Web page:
I’ve always had a rocky relationship with social networks. I joined Facebook in Fall 2008, pulled in by the girl I liked who kept pushing me to join. It was awesome in college. A great way to meet new people. A great way to stay in touch with my high school friends at other universities.
But as Facebook grew, I started to get uncomfortable. People started to behave differently. They spent more time online and had less actual human contact. They used Facebook as a platform to show off their “cool” lives, political comments and inane thoughts of the day. I found myself doing it too.
I’d accumulated hundreds of “friends,” the vast majority people who I rarely talked to in real life. I started spending more time on Facebook, looking at other people’s lives who I didn’t really know! I became uncomfortable with oversharing and wasting my time. Something had to change.
Deleting 600 Friends Didn’t Work
So in 2009, I went through my friend list of nearly 1000 and looked at each person. I said to myself, “if I saw this person on the other side of the street, would I stop, cross over and say hi?” If the answer was no, they got deleted. I got down to about 300, but I also hurt some feelings. I felt bad about it, but my relationship with Facebook got better. I spent less time look at other people’s curated lives, while wasting my own.
It worked for a time, but last year, I found my behavior starting to change again. I was spending more time on Facebook, doing nothing, wasting time. I found myself posting status updates and pictures only to show off, checking Facebook on my iPhone whenever I had downtime instead of actually living life. I felt a little disappointed when people didn’t retweet or like a photo or comment I uploaded. I was becoming the social media user I abhorred.
Social Networks Make Us Unhappy
On a trip to LA I realized that I was unhappy because even though I’d seen killer whales that only come to California once a year, I hadn’t gotten a good picture to show off to my friends. Something was wrong. I deleted nearly 100 more friends and took Facebook and Twitter off of my iPhone. I later added Twitter back, but not Facebook.
I’ve gotten more disillusioned with social networks in general over the past six months. Social networks make people unhappy. If you’re like the vast majority of social network users, you post your best photos, your best updates, your funniest jokes, best articles you’ve read, vacation pictures, celebs you’ve met and show off what you’re up to. You show a skewed portrayal of yourself. Facebook brings people down because we’re only seeing the best part of other people’s lives. And we think “if they’re living that well, why aren’t I?” And its addictive. It’s always there.
I also don’t like Facebook’s social pressure. “Like my status. Why don’t you ever post on my wall, he does, you don’t! Did you see her photo on Facebook?” I hate Facebook messages. I get tons of them, but there’s no good way to organize them and I lose messages in the shuffle. I’ve missed meetings and cool opportunities because people contact me on Facebook when they could have written me an email or sent me a tweet. I hate getting sucked into Facebook.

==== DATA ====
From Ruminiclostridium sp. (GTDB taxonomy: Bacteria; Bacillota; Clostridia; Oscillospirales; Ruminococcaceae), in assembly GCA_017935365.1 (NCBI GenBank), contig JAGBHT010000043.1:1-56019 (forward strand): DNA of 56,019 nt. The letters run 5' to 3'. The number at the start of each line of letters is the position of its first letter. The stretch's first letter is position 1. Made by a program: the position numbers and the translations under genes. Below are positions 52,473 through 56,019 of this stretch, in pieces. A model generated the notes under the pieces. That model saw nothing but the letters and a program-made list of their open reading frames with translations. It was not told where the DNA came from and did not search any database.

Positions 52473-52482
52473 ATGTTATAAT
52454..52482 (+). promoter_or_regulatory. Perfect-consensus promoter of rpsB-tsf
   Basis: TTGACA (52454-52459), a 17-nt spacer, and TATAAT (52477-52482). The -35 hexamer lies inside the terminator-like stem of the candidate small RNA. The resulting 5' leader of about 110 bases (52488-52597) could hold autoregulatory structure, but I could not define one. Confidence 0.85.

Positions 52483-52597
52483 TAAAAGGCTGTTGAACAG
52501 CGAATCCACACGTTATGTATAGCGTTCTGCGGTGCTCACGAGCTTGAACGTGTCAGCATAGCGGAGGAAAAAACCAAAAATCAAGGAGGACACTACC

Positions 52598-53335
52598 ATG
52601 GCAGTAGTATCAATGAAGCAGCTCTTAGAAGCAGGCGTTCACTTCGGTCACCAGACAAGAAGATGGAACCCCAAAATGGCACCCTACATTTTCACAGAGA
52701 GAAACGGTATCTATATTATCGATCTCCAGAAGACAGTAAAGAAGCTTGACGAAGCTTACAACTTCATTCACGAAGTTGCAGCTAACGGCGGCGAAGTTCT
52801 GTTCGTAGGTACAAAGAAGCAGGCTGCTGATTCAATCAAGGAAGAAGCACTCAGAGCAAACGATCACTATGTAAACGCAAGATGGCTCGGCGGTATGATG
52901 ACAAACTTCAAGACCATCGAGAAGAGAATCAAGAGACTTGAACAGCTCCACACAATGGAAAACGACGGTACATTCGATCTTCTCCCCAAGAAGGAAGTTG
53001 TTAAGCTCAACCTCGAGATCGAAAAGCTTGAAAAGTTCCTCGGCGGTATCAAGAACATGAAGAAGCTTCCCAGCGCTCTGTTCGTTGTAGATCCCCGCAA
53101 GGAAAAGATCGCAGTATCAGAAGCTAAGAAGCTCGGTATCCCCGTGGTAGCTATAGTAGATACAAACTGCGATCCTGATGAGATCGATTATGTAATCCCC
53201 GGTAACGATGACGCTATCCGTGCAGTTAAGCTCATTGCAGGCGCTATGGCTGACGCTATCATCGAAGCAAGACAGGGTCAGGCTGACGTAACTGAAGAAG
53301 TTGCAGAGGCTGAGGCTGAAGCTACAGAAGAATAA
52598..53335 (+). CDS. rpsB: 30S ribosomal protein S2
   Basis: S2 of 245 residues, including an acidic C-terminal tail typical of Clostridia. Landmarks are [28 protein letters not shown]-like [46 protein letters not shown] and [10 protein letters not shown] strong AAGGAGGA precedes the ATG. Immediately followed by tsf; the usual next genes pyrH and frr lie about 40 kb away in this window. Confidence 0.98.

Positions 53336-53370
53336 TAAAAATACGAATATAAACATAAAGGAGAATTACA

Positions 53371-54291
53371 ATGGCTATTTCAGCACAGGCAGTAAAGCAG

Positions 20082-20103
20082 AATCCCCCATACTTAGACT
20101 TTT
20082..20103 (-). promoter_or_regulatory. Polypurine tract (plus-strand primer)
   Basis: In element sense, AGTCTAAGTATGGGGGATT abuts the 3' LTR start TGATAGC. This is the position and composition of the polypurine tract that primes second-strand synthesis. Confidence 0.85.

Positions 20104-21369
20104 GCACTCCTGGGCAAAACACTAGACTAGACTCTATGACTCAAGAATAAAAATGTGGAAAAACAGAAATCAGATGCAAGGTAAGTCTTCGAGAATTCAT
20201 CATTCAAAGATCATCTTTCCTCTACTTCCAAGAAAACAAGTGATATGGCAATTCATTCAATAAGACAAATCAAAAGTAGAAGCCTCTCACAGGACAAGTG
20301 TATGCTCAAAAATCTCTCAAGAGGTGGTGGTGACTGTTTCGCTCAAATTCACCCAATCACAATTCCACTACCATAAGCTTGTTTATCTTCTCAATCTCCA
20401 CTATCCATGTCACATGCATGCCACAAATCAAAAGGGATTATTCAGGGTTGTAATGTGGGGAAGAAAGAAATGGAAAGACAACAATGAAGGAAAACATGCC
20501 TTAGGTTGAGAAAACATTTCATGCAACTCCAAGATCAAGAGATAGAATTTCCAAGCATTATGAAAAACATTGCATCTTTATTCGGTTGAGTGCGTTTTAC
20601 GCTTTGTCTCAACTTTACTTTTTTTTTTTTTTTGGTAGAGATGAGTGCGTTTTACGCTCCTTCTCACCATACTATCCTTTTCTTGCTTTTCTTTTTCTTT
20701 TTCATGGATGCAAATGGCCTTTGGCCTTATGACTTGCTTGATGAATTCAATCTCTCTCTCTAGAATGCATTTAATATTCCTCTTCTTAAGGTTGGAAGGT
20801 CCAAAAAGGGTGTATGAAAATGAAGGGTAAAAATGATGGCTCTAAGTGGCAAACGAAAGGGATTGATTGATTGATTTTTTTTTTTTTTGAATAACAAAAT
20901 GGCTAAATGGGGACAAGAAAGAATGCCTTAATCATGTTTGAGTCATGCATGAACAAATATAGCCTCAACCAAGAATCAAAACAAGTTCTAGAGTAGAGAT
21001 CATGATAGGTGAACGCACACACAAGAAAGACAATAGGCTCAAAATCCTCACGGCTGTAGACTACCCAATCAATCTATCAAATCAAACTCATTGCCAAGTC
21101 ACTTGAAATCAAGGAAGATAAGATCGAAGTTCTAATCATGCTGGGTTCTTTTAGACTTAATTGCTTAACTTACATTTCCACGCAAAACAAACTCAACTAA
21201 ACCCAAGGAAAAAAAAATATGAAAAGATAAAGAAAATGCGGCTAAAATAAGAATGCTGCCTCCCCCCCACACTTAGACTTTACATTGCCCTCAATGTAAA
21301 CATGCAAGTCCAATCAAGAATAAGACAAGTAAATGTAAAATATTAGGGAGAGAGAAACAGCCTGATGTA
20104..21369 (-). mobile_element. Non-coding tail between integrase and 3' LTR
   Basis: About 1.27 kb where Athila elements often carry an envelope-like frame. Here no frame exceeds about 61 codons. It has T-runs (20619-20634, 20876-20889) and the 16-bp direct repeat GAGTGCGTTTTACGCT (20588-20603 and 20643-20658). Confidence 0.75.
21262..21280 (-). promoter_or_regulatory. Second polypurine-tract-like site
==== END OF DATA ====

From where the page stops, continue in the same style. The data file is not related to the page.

About two months ago, I decided to completely delete Facebook. But I couldn’t do it. I administer 7 Facebook fan pages for brands. I get about 30% of my traffic to by blog from Facebook. I make money from consulting and blog referrals via Facebook. I get invited to parties and events. And it truly does help you stay in contact with people who you meet in your travels.
Next, I decided to defriend all by my 20 closest friends and use Facebook more like Twitter, but I realized that that would only help me with part of my problem. After thinking about it some more, I came up with a new solution, which I’m implementing now.
A Compromise Plan
1. Unsubscribe from all friend updates
My newsfeed is 100% blank. I won’t waste time each day on random stuff. I’ll have less of a reason to check Facebook when I’m bored. I know I’ll miss out on the newest memes, a few interesting articles, but overall I think it’s a win. If I want to see what someone’s up to, I can still check out their profile.
2. Use Facebook more like twitter
I’m going to publish all of my posts to Facebook as public. I’ll continue to post my blog posts, interesting articles I see and anything else I’d normally tweet out. This way, I’ll still get the traffic Facebook gives me now.
3. Use Facebook more liked Linkedin
I’ll accept nearly all Facebook friend requests and view it more as my network, rather than friends. This way, I’ll stay in better contact with more people who might be interesting to interact with in real life in the future.
4. Put most of my photos to private
I’m going to put all of my photos to private, except a few of the most interesting ones.
We’ll see how it ends up. Have any of you changed the way you interact with Facebook? What do you do?